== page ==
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House and Senate weigh larger raises for young troops next year

Renna Hall dormitories are being renovated at Joint Base Langley-Eustis, Virginia.
Department of Defense
Renna Hall dormitories are being renovated at Joint Base Langley-Eustis, Virginia.

Both the House and Senate versions of the budgets include additional raises for younger troops.

The House passed a version this week with a 19.5 percent increase for lower enlisted, many of whom live below the federal poverty line and struggle with debt. The Senate version coming out of committee includes an extra 5.5 percent increase, which is 1 percent above what other troops would receive.

“It’s a robust pay increase, especially for those at the lower level,” said Sen. Tim Kaine, D-VA.

The Senate’s version of the Military Construction Budget also includes several projects designed to make life easier for younger families, he said.

“Salaries are one way to make quality of life better for people, but also things like better housing conditions and availability of affordable childcare,” Kaine said. “It's another way, you know, we want to send the signal that we really value the service to these folks.”

The Senate includes new dormitories at Joint Base Langley-Eustis and expanded child care centers at Joint Base Little Creek-Fort Story and Naval Air Station Oceana. There is also money to revamp the barracks at Naval Air Station Oceana.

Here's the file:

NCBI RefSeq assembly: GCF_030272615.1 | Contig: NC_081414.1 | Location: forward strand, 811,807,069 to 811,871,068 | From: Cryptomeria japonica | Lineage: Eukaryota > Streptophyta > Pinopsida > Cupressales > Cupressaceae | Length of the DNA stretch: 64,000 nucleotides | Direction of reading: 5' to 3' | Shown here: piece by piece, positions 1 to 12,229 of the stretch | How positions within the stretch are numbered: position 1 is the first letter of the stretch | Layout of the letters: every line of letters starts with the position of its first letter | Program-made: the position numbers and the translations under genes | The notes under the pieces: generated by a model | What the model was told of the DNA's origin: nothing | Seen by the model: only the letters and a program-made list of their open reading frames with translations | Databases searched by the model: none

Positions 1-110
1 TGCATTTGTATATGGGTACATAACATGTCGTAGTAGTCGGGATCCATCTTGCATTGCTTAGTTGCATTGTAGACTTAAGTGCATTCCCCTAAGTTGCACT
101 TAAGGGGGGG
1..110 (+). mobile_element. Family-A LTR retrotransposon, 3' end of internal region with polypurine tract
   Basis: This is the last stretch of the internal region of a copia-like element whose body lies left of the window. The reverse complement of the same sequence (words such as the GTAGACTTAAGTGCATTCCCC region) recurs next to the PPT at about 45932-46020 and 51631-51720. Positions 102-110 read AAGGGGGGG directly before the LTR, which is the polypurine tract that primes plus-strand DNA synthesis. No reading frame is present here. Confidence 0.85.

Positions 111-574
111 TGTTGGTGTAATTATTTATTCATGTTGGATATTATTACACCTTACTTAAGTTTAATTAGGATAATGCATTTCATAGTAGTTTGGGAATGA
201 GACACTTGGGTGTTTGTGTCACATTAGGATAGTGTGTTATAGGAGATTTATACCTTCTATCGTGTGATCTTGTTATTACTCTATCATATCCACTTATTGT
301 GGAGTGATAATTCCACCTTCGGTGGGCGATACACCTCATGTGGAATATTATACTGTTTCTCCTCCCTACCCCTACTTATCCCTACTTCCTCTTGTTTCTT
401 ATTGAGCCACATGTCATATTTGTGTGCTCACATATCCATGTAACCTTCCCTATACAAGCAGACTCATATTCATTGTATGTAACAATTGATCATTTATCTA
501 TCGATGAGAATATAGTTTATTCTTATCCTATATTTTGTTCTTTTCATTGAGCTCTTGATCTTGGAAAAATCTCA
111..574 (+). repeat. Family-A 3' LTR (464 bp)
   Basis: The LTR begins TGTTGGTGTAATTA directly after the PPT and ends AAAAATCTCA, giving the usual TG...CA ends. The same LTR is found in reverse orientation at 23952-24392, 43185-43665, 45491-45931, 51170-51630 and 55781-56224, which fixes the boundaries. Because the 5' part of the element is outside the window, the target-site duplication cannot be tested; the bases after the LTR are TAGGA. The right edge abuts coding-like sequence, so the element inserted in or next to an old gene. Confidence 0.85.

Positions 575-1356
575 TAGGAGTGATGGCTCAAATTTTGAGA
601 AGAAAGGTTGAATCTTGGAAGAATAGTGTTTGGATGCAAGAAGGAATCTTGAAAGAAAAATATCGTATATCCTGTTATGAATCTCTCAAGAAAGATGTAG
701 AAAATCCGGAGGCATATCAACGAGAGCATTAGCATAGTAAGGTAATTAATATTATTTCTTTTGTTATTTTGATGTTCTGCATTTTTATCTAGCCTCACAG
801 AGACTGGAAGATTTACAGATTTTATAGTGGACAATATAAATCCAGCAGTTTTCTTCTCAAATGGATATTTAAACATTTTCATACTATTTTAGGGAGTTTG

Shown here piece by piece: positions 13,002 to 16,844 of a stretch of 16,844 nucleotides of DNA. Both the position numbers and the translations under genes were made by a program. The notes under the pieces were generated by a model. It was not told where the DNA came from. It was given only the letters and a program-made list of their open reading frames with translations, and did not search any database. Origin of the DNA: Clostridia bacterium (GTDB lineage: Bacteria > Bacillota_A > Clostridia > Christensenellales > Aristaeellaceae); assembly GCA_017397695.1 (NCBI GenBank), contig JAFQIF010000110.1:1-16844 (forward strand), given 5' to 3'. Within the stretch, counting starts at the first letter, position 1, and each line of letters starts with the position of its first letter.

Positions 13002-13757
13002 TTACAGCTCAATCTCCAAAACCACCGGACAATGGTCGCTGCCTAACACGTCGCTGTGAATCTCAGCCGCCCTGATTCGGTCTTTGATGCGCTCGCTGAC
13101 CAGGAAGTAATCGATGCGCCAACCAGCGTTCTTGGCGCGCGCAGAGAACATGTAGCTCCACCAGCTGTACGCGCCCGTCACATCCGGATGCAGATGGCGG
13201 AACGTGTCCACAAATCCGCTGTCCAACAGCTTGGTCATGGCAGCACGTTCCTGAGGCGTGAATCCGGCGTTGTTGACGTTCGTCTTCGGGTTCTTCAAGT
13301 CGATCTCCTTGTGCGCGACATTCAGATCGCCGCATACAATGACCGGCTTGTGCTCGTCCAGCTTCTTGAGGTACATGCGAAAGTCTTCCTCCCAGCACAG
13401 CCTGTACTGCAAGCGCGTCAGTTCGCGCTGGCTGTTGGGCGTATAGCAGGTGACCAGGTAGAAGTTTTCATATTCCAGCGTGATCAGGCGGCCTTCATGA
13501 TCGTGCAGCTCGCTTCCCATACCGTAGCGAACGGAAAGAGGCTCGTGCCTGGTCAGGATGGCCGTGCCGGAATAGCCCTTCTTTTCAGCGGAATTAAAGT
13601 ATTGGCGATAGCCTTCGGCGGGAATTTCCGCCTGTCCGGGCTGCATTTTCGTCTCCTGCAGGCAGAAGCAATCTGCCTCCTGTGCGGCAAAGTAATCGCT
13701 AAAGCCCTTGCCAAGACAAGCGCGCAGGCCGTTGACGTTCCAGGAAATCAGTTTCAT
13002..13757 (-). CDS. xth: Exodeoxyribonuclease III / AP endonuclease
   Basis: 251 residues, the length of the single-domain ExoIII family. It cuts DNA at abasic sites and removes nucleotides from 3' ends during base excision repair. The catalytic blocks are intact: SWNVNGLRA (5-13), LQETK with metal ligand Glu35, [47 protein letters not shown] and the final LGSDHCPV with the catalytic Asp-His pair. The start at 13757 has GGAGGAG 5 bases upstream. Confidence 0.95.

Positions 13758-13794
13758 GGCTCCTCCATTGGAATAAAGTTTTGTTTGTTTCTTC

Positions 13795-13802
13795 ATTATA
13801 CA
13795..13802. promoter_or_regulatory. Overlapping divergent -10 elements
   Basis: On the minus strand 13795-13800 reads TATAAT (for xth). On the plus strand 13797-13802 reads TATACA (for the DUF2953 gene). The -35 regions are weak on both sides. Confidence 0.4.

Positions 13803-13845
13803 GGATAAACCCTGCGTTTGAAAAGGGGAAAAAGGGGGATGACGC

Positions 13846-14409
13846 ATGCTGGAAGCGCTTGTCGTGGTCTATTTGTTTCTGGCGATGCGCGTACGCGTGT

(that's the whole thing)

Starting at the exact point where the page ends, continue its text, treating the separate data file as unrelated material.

The White House has set up a military compensation review, which will look at the pay of all members of the military, including the most junior sailors and soldiers. The group is not scheduled to make its finding public until at least the end of the year.

The House version of the defense bill also includes several culture war issues, including ending the policy to allow troops extra time and leave to travel out of state to seek abortion care. The Senate is expected to vote on the full budget in July before working on compromise.

Steve joined WHRO in 2023 to cover military and veterans. Steve has extensive experience covering the military and working in public media, most recently at KPBS in San Diego, WYIN in Gary, Indiana and WBEZ in Chicago. In the early 2000s, he embedded with members of the Indiana National Guard in Kuwait and Iraq. Steve reports for NPR’s American Homefront Project, a national public media collaboration that reports on American military life and veterans. Steve is also on the board of Military Reporters & Editors.

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